Who knew Carol Burnett was still such a rock star? The adoring fans who gobbled up tickets fast to the legendary TV comic’s sold-out appearance Friday at the State Theatre came bearing gifts and even wearing Irish green Scarlett O’Hara dresses (with curtain rods, no less!). They had a whole lot of stories to share with Burnett, too, many of which involved some kind of ailment or sad story that her classic TV show helped them or their late parents bear. In fact, at times it felt like Friday’s interactive discussion – modeled after the opening Q&A montages of “The Carol Burnett Show” (CBS, 1967-1978) – was more about the fans than it was about the still-redheaded and resplendent-looking comic, who turned 80 last month.
When she wasn’t directly responding to the audience, Burnett made the show more about all the people she worked with in her storied career. She shared stories about her castmates from her series, like the time Vicki Lawrence called a jabbering Tim Conway a “little a-hole” in a famous blooper. Or when Conway came out of a bathroom at his wife’s bridge club party with Q-tips glued to his face (“They got divorced shortly after that,” Burnett deadpanned). Asked for a behind-the-scene story from rehearsals, she recounted one incident when the notoriously moody Harvey Korman threatened to quit the show. Burnett told him he would be welcomed back Monday morning if he came in skipping and whistling (he did).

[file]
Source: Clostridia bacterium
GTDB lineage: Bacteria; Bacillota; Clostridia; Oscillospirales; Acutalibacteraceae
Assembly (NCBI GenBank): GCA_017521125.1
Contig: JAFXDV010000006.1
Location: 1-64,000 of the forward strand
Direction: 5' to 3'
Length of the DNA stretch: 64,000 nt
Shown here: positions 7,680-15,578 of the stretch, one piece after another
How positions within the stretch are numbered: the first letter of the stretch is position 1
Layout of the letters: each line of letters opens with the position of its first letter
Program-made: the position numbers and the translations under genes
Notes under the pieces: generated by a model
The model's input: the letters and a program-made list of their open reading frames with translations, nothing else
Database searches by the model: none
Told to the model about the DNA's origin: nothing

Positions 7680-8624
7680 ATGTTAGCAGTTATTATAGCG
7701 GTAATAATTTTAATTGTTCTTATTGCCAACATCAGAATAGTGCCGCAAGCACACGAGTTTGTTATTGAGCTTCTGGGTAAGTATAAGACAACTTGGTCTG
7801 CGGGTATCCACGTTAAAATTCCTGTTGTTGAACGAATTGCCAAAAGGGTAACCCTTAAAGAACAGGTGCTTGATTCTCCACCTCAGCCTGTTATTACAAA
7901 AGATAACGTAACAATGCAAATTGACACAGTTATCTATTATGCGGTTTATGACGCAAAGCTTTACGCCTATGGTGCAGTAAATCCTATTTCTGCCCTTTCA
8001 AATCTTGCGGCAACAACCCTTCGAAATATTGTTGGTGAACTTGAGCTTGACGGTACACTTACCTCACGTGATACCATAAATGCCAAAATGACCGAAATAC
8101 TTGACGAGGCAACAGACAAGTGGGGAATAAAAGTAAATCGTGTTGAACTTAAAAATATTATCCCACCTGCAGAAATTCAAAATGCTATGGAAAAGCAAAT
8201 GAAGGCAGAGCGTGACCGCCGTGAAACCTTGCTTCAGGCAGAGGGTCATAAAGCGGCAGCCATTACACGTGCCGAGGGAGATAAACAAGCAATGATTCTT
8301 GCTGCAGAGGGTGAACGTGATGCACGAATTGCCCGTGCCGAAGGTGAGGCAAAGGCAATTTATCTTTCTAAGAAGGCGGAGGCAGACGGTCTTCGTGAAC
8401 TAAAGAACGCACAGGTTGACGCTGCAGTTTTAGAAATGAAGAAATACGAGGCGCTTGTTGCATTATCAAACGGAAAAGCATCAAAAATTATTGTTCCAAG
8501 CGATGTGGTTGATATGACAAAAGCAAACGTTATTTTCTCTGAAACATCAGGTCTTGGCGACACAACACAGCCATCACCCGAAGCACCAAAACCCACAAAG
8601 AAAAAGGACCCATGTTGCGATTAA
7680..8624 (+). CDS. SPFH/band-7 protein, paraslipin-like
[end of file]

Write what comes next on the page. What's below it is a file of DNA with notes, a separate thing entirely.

She also told stories about all her guest stars, including Lucille Ball (who died on Burnett’s birthday in 1989, but somehow managed to still send flowers and a card) and Jimmy Stewart (who took a liking to Burnett after she bufoonishly stepped in a bucket of whitewash paint on a movie set upon meeting him for the first time). Each story was complemented with accompanying clips from the show, including the “Gone With the Wind” skit that prompted two theatergoers to come wearing the full curtain get-up – a gimmick she credited to her famed costume designer Bob Mackie.
While the average age of the crowd would've made an AARP sales executive salivate, there were a few equally adulating young kids in the audience – most of whom probably know her from her role as the villainess Miss Hannigan in 1982’s big-screen adaptation of “Annie.” She relayed another story about having to reshoot one scene in “Annie” a few months after filming wrapped – and a month after she had a little cosmetic surgery. “Um, I have to tell you, I have a chin now,” she recounted telling the studio rep when they called.
She also laughed at how she knows whenever she’s recognized from that particular movie. “Every once in a while I’ll see a little girl stop in the aisle at the store and go, ‘Huh!?’” she said in mock terror. They must be the only people she regularly encounters not thrilled to see her.